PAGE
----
Your Web server must support htaccess files and it must also support Mod_rewrite. For some Websites with a large split in backlinks to each version of the address, this issue could be important enough to consider changing to a different Web Hosting company if your existing Web server does not support these features.

Place the following directives into an ordinary text file called '.htaccess' (don't forget the DOT in front of 'htaccess') and then upload the file to the root directory of your Web server. If you already have an htaccess file in your root directory then simply add the following three directives to the end of the file, making sure that you start on a new line.

do not forget to substitute your domain name for web-wise-wizard.com ...

RewriteEngine On
RewriteCond %{HTTP_HOST} ^web-wise-wizard\.com
RewriteRule ^(.*)$ http://www.web-wise-wizard.com/$1 [R=permanent,L]

These directives intercept all HTTP requests to the site that do not have a 'www.' at the beginning of the Domain name and then force a redirect to the same page address only this time, including the 'www.' in the Domain name. It may take Google some time to sort itself out but using these directives should eventually lead to the consolidation of your Websites PageRank.

Default Character Set ...

We hosted this site on an Apache web server that sent a UTF-8 character set directive in the header of the web page. This UTF-8 directive overrode our page META directive which specified the ISO-8859-1 character set. The UTF-8 character set did not correctly display HTML Entities so we used the following directive to change the page headers to specify the ISO-8859-1 character set.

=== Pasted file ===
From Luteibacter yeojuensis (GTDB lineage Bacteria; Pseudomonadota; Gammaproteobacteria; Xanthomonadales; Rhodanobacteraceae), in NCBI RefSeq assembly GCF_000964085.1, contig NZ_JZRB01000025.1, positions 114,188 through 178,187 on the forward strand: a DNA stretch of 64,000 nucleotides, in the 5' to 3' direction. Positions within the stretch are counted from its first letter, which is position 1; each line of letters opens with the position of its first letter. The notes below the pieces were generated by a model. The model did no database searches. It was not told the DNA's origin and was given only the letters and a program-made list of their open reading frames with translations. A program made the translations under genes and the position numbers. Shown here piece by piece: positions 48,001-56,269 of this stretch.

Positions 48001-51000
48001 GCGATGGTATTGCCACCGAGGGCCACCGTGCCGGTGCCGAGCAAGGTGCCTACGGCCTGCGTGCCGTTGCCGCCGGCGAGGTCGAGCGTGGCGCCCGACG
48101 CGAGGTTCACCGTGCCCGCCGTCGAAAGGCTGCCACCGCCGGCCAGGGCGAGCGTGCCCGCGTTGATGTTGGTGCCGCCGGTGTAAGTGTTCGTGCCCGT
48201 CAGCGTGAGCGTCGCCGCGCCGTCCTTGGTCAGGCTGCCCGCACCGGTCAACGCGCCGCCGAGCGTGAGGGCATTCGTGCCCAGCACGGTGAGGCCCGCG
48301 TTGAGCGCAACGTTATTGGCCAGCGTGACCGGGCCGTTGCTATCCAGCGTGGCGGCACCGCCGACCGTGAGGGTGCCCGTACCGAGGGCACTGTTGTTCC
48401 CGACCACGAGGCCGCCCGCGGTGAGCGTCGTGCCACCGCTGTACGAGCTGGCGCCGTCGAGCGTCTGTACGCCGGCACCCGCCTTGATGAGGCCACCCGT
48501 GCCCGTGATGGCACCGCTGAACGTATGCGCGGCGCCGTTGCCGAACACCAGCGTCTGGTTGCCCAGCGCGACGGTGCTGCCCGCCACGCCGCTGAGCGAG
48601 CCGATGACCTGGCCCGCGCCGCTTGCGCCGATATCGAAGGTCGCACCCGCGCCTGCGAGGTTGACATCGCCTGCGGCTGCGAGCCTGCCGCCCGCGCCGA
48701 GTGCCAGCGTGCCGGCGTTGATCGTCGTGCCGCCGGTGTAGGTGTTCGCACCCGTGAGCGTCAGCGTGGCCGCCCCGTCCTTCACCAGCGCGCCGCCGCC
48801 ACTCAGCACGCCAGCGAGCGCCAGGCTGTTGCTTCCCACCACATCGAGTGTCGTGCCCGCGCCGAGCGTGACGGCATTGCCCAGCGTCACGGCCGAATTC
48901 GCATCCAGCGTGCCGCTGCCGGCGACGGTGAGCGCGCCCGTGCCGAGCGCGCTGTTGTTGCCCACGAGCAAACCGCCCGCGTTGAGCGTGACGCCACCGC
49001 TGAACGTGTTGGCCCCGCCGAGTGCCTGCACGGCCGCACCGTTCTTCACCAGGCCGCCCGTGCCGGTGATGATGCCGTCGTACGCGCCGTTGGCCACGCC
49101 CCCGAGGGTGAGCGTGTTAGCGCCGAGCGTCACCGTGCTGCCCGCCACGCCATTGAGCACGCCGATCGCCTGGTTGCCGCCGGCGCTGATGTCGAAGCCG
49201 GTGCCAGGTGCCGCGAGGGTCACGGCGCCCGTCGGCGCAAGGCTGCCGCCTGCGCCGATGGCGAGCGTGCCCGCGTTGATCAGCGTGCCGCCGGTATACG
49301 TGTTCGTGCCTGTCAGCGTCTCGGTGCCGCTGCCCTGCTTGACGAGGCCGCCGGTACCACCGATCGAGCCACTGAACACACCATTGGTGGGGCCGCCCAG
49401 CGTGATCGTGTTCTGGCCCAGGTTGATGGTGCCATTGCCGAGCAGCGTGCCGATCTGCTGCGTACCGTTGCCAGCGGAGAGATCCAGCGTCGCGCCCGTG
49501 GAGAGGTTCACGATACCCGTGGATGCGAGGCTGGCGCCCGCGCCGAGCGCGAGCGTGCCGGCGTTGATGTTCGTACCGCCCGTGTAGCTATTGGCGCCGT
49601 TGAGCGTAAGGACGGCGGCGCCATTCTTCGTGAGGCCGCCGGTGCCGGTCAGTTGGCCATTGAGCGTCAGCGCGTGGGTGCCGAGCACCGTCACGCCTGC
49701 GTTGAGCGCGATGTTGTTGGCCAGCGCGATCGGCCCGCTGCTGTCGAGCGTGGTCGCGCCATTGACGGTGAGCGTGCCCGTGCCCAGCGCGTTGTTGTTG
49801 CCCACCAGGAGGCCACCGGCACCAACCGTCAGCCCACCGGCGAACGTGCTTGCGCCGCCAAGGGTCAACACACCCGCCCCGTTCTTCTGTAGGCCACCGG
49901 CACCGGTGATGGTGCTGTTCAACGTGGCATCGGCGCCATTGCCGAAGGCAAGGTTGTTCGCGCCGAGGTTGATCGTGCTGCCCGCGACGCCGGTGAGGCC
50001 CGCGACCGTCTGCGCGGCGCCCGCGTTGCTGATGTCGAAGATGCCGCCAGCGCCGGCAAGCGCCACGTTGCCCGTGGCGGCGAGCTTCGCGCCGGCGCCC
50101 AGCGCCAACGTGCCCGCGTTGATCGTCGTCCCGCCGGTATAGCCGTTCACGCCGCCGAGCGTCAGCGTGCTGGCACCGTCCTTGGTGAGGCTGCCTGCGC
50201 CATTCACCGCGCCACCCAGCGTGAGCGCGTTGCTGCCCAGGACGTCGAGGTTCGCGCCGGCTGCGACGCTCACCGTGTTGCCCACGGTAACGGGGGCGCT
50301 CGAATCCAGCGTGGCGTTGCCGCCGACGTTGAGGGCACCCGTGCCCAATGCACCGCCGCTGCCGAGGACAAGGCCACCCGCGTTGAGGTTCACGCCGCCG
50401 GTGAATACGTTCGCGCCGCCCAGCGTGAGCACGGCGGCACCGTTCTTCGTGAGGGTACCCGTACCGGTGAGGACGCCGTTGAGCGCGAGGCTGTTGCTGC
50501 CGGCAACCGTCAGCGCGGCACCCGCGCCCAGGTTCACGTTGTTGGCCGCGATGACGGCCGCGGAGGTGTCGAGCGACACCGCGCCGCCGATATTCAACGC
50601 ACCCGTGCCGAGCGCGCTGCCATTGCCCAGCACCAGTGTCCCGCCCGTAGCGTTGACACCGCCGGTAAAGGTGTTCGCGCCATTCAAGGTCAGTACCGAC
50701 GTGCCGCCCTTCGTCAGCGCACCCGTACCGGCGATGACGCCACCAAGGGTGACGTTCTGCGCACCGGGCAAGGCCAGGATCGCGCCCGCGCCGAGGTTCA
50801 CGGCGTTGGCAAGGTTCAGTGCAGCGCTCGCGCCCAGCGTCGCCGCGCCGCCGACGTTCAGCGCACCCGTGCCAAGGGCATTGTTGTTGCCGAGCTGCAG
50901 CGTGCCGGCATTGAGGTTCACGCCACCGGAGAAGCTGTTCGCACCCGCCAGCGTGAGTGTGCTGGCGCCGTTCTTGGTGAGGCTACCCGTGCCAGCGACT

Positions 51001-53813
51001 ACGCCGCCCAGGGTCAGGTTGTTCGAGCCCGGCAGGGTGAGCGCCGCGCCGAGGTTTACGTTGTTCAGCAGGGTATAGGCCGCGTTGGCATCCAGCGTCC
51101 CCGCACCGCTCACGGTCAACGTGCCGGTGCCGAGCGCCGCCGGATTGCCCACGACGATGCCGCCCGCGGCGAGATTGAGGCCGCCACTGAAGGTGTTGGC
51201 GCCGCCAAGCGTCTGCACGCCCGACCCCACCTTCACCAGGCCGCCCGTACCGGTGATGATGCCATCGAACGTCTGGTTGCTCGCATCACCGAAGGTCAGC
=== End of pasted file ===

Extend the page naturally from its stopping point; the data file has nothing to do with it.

do not confuse the AddDefaultCharset directive with the DefaultCharset directive...

AddDefaultCharset ISO-8859-1

Server Parsed Pages ...

The first directive uses a MIME type to instruct the web server which type of files should be treated as HTML documents. HTM and HTML files would typically have been previously configured in this manner but this directive adds SHTML files to the list. The second directive instructs the web server to parse SHTML and HTML documents before serving the pages. These directives would typically be required to enable SSI (server-side includes) which enables you to include common or dynamic content in your web pages.